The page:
Easy to Use PFC Benefits Motor Control Applications

Many ac-powered systems above a certain power consumption level require power factor correction (PFC). This is demanded by either utility companies or by governments. PFC sits right at the input of a system behind a diode bridge rectifier but before any input capacitors. The PFC circuitry is intended to make sure that the voltage and current on the input are in phase with each other. In other words, PFC is the ratio of average power delivered to the circuit load to apparent power.

Besides the reduction of apparent power, a PFC circuit can help to reduce the distortion on the input line dramatically. THD (total harmonic distortion) generated by a load without PFC can negatively influence other circuits powered by the same electrical network. A PFC circuit will optimize the power factor and reduce the THD at the same time. In many systems, the power factor is not as critical as the disturbances coming from high THD.

This article introduces an easy way to design very flexible and feature rich PFC circuits with Analog Devices ADP1047 and ADP1048 digital PFC controllers with monitoring. This design work is done by using an intuitive graphical user interface. In addition, the benefits of this approach in combination with a motor drive application are reviewed below.

Different PFC Circuits

PFC circuits typically use a boost dc-to-dc converter topology right behind the ac rectifier bridge. This topology forces the input current to be in phase with the input voltage. The result is that the load looks like a pure passive load resistor to the ac source. For higher power levels, an interleaved topology can be used. The most common is a two-channel interleaved operation. This is nothing different than having two boost converters in parallel and making them share the load. Similar approaches outside of PFC are called multi phase. Step-down (buck) type regulators would use the term “ multi phase” if current is distributed amongst different parallel step down circuits and the outputs are combined. In PFC the term “phase” is not used for this function, since it can create a lot of confusion. Multiphase is used for PFC circuits for more than one phase of the ac supplies coming in. This is why the term “interleaved” is more common to describe the distribution of the load power on multiple parallel boost topologies.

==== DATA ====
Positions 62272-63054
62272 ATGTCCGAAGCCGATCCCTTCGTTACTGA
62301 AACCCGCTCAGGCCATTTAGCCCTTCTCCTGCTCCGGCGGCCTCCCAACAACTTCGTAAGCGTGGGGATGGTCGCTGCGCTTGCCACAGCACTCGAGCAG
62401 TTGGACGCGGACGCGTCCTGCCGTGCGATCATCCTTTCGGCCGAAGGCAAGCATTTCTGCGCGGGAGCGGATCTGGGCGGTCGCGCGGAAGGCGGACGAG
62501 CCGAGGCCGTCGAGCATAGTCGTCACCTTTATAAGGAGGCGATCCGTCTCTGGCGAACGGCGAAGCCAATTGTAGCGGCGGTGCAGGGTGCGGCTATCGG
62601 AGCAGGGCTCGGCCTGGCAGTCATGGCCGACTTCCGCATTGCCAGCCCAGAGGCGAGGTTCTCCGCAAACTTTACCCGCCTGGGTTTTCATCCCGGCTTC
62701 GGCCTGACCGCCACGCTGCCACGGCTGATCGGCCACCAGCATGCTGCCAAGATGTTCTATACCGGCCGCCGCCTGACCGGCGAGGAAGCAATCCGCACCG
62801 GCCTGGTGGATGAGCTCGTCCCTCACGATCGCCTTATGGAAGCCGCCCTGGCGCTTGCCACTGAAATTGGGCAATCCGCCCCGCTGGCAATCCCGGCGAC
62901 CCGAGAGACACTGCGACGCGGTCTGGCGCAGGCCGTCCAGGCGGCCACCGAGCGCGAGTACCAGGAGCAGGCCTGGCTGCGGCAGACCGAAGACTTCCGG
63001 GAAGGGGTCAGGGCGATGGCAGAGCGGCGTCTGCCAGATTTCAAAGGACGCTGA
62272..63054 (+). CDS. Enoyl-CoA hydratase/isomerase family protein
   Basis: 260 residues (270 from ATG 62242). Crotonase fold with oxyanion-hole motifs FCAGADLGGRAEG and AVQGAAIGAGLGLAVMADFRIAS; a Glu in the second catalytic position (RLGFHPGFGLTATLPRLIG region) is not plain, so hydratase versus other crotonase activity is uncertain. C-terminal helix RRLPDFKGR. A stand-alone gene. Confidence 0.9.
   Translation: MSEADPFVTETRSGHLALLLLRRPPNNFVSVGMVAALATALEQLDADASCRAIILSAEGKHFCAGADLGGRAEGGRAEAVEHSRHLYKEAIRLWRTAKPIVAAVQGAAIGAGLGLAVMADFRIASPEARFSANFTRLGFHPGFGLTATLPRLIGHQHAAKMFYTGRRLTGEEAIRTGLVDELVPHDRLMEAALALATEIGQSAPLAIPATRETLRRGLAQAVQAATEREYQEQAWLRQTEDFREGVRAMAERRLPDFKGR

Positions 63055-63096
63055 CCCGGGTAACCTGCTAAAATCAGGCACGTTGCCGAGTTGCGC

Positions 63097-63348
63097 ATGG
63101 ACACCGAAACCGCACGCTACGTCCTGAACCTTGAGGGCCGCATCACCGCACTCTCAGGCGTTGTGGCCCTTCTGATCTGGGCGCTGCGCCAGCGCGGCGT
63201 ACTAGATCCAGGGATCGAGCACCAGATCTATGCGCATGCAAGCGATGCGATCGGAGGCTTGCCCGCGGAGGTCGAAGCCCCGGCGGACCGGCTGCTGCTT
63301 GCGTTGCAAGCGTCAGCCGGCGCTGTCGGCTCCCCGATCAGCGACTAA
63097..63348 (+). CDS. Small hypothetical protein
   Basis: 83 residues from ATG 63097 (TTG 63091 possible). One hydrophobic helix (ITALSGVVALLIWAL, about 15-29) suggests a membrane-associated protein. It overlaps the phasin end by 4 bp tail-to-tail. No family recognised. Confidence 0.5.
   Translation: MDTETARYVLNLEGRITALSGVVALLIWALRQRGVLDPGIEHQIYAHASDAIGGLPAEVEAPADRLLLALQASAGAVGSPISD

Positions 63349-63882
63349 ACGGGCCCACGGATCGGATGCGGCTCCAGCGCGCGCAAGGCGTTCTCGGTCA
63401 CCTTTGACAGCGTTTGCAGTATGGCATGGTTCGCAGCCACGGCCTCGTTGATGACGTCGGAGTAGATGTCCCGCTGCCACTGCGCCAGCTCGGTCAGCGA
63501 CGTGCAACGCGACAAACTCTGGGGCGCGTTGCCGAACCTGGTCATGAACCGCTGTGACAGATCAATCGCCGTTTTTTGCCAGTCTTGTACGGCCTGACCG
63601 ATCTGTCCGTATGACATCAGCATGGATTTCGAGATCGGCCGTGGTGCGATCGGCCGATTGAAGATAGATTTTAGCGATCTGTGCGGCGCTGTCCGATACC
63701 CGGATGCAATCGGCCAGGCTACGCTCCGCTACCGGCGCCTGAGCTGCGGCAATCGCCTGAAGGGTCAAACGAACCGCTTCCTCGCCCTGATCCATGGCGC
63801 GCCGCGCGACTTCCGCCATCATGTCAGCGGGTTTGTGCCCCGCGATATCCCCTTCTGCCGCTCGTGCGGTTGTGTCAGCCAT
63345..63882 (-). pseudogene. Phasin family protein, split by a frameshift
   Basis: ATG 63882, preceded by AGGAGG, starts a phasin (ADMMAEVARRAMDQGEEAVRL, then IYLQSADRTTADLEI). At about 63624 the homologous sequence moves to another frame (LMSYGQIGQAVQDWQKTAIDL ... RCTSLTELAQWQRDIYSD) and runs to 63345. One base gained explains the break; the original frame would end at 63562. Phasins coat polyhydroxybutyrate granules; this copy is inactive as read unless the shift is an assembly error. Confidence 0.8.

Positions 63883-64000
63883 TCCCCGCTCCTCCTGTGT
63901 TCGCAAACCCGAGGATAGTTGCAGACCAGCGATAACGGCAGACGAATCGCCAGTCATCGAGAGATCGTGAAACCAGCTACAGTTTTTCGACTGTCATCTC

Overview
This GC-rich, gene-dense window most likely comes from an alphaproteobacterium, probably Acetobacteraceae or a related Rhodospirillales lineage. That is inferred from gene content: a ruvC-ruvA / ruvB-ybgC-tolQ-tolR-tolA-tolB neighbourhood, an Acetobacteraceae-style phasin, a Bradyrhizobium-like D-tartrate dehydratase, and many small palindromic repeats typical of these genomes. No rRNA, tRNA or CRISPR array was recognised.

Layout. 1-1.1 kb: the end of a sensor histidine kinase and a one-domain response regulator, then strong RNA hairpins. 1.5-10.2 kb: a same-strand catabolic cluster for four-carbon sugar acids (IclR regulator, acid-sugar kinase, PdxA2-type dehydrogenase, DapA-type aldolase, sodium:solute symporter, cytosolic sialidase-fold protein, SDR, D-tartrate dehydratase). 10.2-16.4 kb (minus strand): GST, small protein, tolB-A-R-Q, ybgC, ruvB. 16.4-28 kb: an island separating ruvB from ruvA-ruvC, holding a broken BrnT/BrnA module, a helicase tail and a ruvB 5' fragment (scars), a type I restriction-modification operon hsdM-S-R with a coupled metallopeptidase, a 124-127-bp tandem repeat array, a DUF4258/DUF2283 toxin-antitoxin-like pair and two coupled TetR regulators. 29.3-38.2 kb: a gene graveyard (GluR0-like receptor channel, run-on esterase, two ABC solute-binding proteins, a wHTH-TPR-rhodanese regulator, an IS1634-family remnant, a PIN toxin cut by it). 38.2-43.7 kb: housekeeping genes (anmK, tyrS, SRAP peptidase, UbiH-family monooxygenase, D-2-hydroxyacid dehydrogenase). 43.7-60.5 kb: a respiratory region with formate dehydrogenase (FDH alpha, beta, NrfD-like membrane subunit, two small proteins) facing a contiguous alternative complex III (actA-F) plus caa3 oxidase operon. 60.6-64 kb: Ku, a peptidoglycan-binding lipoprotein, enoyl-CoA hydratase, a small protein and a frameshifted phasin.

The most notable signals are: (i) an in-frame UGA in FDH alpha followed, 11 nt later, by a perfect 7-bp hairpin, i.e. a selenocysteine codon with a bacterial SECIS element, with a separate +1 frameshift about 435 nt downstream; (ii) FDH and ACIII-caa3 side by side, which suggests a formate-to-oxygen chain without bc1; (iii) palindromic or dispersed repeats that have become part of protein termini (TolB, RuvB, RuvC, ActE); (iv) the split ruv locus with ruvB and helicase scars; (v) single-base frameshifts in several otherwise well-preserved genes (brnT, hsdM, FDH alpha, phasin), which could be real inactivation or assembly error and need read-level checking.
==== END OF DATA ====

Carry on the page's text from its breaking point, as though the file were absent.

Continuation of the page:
For very high power efficiency one can also go bridgeless. In this case, the diode bridge rectifier can be omitted. In the interleaved operation with a diode bridge rectifier, the two channels are alternating after each switching period. In the bridgeless topology however, one channel switches during the positive half wave of the ac input voltage and the second channel switches during the negative half wave. Figure 1 shows a principle circuit diagram of these three basic circuits. The top shows the easiest implementation, the middle the interleaved concept, and the bottom the bridgeless configuration. Of course, many more circuit implementations are possible. For high power and very efficient operation, one can combine interleaved operation with a bridgeless setup, for example. Obviously such designs require many components and can become quite complex. The ADP1047 is intended for single-channel PFC, while the ADP1048 offers the capability for interleaved and bridgeless operation. For this purpose it offers a current sharing function as well as two different PWM output signals.

Figure 1. Different PFC Circuits.

Flexibility of Using a Digital PFC Controller

Most PFC converters are analog type systems. With today’s digital derivates however, such as Analog Devices ADP1047 and ADP1048, a designer can take advantage of the great flexibility digital can offer. The loop stability can be optimized for high speed and sufficient stability using a programmed digital filter rather than hardware components. While these devices implement the average current mode control loop, there are actually different loops that can independently be programmed. There is a low and high line current filter, as well as fast voltage compensation filters.

The output voltage of the PFC can be programmed so that it varies based on the load current. This can increase the power conversion efficiency in the overall system. Additionally, soft start behavior can be modified in great detail.